Picture it: A crowded restaurant. A table full of friends. All other tables full of strangers. And a three-year-old with absolutely no inside voice.
I was having dinner with friends I haven’t seen since my wedding (nearly five years ago, how did that happen?)
There was music and memories. Hot chocolate with impressive whipped cream, and lots of coffee and more than a few laughs.
There was also a locked accessible toilet. Some people would call that an inaccessible toilet. But to me, a locked toilet is a clean one that’s free when I need it.
On Thursday, after all those beverages and laughs and not a lot of bladder control, I needed the accessible toilet.
I backed away from the table, and Isla lead the way. Toilet trips are family trips. We arrived at the locked door, and I turned around to go ask for the key.
Before Neil and I could reach anyone, Isla ran over to our waitress.
‘Scuze me, do you have the key for my Mummy’s toilet?’
Our lovely waitress was serving another table.
‘Hurry up, my Mummy needs to pee and poop!’
Well. That about covered everything.
New meaning to where everybody knows your business, yes?
So, we’re there and I’m kinda red, and someone comes and hands us the keys from a really rather close by hiding spot.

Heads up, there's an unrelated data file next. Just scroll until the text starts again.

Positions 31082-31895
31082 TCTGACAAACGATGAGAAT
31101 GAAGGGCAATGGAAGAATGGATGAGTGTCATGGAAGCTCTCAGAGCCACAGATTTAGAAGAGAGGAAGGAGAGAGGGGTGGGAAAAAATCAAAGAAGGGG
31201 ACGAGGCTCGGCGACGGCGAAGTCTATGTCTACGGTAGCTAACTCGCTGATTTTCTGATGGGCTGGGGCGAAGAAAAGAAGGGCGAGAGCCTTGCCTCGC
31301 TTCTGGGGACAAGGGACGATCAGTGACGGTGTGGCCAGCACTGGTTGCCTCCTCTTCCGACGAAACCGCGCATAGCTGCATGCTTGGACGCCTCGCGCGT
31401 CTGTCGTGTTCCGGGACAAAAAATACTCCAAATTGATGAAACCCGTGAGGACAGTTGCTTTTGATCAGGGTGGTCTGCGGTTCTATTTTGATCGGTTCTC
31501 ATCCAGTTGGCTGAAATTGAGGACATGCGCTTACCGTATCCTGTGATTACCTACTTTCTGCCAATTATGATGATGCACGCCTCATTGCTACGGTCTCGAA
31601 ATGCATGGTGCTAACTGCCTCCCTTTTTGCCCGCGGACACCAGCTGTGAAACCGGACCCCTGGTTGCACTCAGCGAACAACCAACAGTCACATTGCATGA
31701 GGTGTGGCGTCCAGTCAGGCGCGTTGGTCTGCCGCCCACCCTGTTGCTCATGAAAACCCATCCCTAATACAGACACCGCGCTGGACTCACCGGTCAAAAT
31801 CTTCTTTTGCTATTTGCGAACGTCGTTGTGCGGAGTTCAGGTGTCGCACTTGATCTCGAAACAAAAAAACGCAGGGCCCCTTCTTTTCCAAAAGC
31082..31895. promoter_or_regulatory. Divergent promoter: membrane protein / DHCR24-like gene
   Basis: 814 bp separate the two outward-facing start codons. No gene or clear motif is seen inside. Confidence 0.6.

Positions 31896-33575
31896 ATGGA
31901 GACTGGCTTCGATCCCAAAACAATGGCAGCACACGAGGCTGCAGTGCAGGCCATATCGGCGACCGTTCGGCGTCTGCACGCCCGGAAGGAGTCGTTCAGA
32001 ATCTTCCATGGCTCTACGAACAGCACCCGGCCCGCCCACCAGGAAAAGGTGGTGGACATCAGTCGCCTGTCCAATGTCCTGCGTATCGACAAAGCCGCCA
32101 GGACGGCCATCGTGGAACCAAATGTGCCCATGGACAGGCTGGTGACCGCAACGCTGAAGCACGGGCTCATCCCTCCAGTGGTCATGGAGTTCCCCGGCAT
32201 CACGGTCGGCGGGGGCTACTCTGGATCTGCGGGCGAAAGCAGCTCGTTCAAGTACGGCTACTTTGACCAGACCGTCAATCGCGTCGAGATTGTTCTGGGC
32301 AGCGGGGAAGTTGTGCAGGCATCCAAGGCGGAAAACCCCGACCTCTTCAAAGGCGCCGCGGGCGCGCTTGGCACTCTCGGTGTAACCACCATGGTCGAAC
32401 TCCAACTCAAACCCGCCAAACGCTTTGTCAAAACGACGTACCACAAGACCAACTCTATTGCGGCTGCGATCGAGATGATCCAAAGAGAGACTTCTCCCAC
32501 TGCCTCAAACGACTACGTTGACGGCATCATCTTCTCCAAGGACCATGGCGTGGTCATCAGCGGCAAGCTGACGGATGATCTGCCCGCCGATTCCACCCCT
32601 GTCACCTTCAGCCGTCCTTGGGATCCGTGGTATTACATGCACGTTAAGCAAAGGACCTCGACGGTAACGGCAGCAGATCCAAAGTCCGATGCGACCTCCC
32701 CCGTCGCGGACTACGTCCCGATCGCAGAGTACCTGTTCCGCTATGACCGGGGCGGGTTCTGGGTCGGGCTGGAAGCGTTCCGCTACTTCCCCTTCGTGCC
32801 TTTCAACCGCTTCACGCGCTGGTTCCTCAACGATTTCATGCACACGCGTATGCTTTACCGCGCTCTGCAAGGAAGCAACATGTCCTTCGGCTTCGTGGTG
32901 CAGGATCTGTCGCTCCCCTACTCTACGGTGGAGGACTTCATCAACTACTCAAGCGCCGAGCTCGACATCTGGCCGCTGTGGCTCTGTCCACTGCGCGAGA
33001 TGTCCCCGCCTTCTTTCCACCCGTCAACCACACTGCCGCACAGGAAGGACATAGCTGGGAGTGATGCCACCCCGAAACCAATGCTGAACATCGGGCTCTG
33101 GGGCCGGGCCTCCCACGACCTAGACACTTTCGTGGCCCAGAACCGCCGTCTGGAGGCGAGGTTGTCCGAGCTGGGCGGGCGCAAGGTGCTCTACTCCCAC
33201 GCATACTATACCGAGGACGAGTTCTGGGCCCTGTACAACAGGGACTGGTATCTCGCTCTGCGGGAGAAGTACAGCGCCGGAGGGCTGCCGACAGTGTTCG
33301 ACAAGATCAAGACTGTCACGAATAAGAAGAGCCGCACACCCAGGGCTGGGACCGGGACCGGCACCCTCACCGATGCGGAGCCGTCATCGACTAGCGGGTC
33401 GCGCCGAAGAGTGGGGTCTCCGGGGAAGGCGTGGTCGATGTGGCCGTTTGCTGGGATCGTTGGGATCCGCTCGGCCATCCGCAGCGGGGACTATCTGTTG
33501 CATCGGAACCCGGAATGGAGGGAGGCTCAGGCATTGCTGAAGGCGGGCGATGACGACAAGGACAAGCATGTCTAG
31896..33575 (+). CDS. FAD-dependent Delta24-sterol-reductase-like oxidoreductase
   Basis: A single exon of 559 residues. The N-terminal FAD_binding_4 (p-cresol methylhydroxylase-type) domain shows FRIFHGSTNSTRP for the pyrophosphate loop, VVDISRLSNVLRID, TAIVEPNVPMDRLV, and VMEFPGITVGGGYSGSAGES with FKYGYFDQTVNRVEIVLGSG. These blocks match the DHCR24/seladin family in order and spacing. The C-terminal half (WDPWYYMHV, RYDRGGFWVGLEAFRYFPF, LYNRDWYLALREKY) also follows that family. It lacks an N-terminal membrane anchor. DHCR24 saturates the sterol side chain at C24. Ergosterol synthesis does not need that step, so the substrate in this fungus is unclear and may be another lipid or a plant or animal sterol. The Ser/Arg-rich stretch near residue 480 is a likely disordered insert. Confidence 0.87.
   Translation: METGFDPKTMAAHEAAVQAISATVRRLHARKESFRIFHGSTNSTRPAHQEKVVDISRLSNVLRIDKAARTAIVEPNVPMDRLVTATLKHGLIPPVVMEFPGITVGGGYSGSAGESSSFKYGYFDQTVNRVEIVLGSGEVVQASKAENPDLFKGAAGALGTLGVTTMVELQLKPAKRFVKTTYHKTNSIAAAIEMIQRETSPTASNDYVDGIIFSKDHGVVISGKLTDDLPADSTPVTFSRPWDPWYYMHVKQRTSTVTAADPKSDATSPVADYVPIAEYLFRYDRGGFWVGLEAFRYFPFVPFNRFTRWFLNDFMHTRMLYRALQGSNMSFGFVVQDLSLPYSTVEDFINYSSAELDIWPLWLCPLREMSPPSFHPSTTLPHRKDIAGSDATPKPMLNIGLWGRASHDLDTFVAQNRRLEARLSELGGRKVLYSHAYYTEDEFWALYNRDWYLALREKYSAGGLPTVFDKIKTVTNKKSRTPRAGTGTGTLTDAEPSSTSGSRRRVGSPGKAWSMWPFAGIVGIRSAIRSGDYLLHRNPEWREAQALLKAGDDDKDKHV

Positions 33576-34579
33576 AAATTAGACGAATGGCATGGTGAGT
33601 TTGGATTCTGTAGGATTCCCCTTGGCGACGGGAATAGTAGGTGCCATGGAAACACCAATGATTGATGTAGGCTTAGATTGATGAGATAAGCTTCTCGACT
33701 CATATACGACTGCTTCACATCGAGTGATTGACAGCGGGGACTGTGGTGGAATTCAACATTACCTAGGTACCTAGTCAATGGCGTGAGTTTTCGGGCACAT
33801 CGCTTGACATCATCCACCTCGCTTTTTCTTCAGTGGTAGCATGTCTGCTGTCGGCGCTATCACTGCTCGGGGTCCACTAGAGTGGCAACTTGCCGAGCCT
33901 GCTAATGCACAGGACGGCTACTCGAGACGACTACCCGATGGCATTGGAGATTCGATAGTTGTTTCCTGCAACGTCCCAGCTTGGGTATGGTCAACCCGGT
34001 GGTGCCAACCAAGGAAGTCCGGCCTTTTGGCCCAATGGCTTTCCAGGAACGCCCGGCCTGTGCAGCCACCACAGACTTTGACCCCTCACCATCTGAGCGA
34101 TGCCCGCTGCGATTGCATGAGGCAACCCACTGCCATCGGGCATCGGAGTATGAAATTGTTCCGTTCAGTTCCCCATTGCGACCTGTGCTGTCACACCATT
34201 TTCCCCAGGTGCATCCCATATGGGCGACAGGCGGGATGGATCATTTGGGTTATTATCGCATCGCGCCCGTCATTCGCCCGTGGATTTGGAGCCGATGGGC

‘Thanks very much.’
The evening continued.
There was a tea party with hotel spoons and cookies in tiny packages. Isla was up past her bedtime, but it was time with Auntie Enemy and Uncle Alice, who we visited years ago in Cambridge, but who Isla had yet to met.
It turns out that all those wordy conversations with Isla that I post on FB are all true. And better in person.
Emily and I met through our posts on a now-defunct but sadly missed goal-setting website and generally groovy global community, 43Things.
43T is where I pledged to go on a road-trip with no pre-determined destination, where I planned and wrote about my cross-country Amtrak trip, where I met online friends who became 3D friends.
43T is also the reason why some of my best friends are people I haven’t actually met yet.
For instance, on Friday morning, over waffles and yet more beverages, Emily and I wrote a postcard to a friend in Amsterdam.
Two Americans on opposite ends of the UK, meet in the middle and write to more far-flung friends.
I think I actually got all the feels.
We said goodbye, promising next time in whatever part of the world we find ourselves in.
And until then, there’s always online.
Who’s your best online friend?